In the conclusion of the play, the chorus chants the Greek Maxim which goes that no man is fortunate until he is dead. Scholars have been able to document the major themes that Sophocles was addressing in the play Oedipus the King. The major theme that plays out all through the play is fate and tragic flaw. From the onset of the play, Oedipus is depicted as the hero of Thebes who delivered them from the curse that had been placed on the people of Thebes by the Sphinx. However, as the play a progress, due to the flaws that he had led his life with, Oedipus’ life story turns tragic. He kills his father and marries his mother committing some of the worst evils that the people of ancient Greece abhorred. Other characters are also portrayed to have had their unique instances when fate dictated the type of life they led. As the play is concluded, Sophocles is able to point out how the people of ancient Greece believed in fate. He writes that they chanted a Greek Maxim which explained that no man is ever fortunate before he is dead. Another theme that is clear in this play regards to how authorities control their subjects.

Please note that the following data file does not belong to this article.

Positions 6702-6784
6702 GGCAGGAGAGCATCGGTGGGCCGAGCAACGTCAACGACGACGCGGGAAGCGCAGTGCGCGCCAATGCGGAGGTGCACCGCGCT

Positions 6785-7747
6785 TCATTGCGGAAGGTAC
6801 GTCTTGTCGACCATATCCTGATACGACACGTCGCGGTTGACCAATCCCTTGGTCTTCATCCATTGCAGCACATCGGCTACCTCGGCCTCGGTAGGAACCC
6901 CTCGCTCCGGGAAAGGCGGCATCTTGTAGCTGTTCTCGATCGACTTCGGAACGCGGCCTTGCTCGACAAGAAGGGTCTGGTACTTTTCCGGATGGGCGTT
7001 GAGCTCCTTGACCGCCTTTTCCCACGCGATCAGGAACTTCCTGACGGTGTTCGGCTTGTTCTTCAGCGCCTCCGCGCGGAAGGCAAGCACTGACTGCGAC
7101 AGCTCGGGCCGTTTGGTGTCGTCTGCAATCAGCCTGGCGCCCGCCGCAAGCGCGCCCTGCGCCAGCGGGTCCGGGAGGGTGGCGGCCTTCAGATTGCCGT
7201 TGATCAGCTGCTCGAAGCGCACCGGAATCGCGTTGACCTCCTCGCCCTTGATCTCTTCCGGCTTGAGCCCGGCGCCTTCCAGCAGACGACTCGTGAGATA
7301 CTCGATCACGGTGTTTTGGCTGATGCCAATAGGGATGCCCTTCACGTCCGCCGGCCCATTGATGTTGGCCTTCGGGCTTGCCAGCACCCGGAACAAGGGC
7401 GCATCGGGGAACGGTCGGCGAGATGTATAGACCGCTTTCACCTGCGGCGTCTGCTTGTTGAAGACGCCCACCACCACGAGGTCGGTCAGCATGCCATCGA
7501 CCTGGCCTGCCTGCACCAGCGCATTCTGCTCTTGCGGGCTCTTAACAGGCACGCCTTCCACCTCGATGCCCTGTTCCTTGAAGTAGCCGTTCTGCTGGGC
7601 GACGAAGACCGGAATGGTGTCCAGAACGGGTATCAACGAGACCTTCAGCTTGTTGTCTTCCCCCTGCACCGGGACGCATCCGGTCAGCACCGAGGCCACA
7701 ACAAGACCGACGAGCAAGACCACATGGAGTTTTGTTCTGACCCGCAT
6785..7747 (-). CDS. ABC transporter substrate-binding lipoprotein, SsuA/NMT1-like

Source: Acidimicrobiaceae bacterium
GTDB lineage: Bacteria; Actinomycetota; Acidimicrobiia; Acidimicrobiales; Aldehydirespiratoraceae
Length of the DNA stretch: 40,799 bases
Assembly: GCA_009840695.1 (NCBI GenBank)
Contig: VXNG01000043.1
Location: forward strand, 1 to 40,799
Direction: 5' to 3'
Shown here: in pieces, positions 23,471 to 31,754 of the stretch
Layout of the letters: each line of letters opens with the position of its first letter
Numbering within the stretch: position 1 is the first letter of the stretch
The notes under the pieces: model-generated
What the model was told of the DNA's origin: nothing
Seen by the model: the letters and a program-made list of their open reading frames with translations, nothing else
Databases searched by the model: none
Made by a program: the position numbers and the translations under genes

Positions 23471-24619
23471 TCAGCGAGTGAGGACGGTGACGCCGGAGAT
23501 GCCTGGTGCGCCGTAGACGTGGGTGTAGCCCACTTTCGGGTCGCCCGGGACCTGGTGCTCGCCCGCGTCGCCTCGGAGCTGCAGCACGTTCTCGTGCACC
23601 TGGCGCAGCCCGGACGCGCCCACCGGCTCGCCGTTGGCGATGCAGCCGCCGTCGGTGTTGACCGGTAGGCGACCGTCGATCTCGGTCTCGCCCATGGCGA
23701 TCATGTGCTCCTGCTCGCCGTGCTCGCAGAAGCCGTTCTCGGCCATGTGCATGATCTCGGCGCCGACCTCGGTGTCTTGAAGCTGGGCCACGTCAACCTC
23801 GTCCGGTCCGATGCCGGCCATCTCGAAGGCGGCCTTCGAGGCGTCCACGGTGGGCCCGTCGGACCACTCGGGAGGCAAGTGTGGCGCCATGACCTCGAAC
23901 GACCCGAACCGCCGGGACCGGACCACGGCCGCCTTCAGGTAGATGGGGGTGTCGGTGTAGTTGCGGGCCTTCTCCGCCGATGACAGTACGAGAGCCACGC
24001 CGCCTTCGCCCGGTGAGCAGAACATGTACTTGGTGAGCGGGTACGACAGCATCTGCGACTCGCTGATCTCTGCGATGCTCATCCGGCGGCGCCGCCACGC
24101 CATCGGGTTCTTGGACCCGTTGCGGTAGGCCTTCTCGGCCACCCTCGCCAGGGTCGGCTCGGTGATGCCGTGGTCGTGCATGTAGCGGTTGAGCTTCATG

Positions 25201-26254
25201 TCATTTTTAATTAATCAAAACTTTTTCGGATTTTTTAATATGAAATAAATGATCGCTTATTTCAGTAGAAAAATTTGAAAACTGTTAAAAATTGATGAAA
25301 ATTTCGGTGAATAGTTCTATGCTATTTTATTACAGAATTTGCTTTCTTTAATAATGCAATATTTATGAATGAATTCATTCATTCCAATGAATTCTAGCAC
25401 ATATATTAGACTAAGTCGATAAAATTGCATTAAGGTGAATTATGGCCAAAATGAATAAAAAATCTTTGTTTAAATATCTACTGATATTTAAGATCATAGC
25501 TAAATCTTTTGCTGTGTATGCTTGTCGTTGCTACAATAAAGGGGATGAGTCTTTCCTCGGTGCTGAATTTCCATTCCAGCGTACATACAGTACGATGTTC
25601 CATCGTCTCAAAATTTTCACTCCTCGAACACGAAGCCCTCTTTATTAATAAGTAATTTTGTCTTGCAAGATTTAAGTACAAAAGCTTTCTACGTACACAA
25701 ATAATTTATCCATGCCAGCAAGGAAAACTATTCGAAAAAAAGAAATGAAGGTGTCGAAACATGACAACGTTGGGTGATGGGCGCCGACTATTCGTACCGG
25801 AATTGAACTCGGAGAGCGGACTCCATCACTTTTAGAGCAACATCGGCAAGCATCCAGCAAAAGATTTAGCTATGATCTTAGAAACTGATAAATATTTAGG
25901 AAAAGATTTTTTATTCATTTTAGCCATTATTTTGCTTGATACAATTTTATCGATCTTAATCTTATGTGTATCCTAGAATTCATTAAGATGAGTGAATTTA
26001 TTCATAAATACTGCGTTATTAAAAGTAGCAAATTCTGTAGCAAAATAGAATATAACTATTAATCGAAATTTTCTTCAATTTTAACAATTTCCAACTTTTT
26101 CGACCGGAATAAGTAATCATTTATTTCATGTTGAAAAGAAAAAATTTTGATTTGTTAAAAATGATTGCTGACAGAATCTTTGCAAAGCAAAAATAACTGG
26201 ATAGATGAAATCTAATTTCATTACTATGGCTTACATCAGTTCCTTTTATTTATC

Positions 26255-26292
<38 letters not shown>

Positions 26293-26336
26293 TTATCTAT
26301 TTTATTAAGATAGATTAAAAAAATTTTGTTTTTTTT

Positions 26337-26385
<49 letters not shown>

In Oedipus the King, Oedipus represents the power of the authorities while the chorus and all other characters, including the prophets and messengers represent the subjects that ruled over by the authorities. Oedipus uses his power to threaten, misrule and he even has the power to kill other humans who he dims guilty just because he thinks they are not truthful. Oedipus, depicted as the authorities who exercise power over subjects, is shown as a character who misconstrues the truth for personal gain. He avoids conceding to the truth and he actually decrees the execution of those he believes might not be telling what the majority of his subjects want to hear. There is also the theme of religion. Sophocles is able to explain the ancient religion of the people of Greek. He explains some of the religious views of these people and elaborates how these beliefs shaped the views that the people of Greece held about individual and communal life. In the play Oedipus the King, it is also clear that the people of Greek believe in curses and spells that other people could place on them.